Cambridge City Council is cutting back its full-time cycling officer provision to half a post, on the grounds that cycling issues should be the responsibility of everyone in a team, thereby not requiring dedicated staff. Currently the position is one post, filled by two part-time officers.
We believe it is essential that local authorities have dedicated cycling officers. Whilst in an ideal world, every person working in a local council would have full understanding of and willingness to deal with cycling issues, the UK is some way away from that in practice, even in a cycling city like Cambridge. Dedicated staff act as an internal watchdog and are able to devote time to cycling issues.
We met with Councillor Tim Ward (who has responsibility for cycling issues) and a senior official to discuss this reorganisation and explain our fears that, realistically, this would lead to less effective decision-making concerning cycling by the city council.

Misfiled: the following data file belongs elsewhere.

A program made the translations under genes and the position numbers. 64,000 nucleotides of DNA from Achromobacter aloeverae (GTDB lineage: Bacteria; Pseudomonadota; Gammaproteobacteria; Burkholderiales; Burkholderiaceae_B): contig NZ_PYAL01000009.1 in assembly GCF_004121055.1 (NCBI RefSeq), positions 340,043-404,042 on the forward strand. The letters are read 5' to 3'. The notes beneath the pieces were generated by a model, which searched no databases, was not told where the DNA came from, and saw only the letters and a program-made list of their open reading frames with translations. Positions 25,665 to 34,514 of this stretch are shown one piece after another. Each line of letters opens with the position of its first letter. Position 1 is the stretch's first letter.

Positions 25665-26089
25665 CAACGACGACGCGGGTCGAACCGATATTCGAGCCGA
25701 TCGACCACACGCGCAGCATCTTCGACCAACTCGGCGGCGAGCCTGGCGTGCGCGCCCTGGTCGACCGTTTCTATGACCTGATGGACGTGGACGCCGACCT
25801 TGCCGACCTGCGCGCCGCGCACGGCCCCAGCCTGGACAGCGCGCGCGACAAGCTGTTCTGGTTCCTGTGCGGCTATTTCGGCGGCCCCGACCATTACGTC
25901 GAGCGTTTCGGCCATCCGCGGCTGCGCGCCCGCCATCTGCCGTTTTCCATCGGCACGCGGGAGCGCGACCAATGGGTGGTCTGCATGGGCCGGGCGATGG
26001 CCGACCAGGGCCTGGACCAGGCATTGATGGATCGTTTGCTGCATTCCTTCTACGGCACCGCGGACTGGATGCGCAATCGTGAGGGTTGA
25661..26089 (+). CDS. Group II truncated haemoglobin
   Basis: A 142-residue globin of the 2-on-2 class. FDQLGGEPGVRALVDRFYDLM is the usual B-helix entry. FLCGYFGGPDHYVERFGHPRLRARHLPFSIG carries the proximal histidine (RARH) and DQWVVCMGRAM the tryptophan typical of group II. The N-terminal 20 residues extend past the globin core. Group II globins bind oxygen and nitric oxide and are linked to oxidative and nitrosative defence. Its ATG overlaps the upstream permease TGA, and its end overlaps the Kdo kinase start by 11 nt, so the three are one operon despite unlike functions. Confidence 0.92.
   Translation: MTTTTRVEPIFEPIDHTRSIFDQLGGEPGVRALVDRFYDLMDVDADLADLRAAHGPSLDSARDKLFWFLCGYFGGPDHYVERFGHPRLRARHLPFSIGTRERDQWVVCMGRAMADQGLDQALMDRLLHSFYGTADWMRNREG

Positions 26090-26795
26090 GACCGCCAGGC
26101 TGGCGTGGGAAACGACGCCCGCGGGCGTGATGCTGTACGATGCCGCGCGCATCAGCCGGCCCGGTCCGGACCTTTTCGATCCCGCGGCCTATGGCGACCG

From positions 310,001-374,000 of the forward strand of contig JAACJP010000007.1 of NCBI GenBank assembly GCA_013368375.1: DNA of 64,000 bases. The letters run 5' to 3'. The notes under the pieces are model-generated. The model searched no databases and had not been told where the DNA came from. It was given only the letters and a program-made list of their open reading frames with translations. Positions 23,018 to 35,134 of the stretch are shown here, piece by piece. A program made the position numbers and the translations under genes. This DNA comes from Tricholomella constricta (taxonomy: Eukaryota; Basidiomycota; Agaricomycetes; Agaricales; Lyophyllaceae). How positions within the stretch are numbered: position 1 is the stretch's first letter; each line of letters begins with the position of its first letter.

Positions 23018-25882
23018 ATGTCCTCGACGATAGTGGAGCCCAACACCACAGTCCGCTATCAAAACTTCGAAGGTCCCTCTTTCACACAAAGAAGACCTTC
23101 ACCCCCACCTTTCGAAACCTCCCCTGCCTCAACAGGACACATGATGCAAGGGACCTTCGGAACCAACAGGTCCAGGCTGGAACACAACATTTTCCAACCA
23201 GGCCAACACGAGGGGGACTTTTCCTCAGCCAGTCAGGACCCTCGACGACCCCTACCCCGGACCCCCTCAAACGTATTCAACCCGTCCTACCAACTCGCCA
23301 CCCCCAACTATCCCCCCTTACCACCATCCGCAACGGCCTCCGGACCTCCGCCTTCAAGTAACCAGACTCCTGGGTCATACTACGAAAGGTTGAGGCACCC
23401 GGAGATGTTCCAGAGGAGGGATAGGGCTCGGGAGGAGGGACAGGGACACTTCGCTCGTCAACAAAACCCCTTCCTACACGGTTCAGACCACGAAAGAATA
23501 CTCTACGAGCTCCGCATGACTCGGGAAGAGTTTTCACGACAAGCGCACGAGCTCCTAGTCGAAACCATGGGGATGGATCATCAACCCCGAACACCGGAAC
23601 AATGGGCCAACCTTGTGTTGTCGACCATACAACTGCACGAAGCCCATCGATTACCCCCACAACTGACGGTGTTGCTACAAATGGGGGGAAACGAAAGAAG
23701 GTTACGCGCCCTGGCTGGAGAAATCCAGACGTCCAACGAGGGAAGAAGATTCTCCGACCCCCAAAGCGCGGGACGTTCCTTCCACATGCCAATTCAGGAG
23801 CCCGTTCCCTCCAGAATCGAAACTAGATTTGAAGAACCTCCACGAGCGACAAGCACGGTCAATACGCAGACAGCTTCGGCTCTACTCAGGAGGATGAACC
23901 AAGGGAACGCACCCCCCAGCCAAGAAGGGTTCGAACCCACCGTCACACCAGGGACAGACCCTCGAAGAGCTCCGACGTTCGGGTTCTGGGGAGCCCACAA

Cutbacks or just reorganisation?
We were assured that the change is not being made to save funds. However, the same volume of demand for cycling improvements will remain, so there is, in our view, no obvious logical benefit to having non-dedicated staff doing it.
What benefits has the cycling officer position provided?
Below we outline the benefits (as we see them) that the cycling officer position brings to the city council and how it pays for itself.
1. Internal scrutiny of planning decisions
New developments affect travel patterns for decades. It is essential that these developments are fully scrutinised. Checking for cycling issues is as important as other issues like safety, layout, affordable housing, drainage, lighting etc. A major road without proper crossing facilities, or lack of cycle parking, will mean people use their cars instead, however much ‘promotion of sustainable transport’ is done.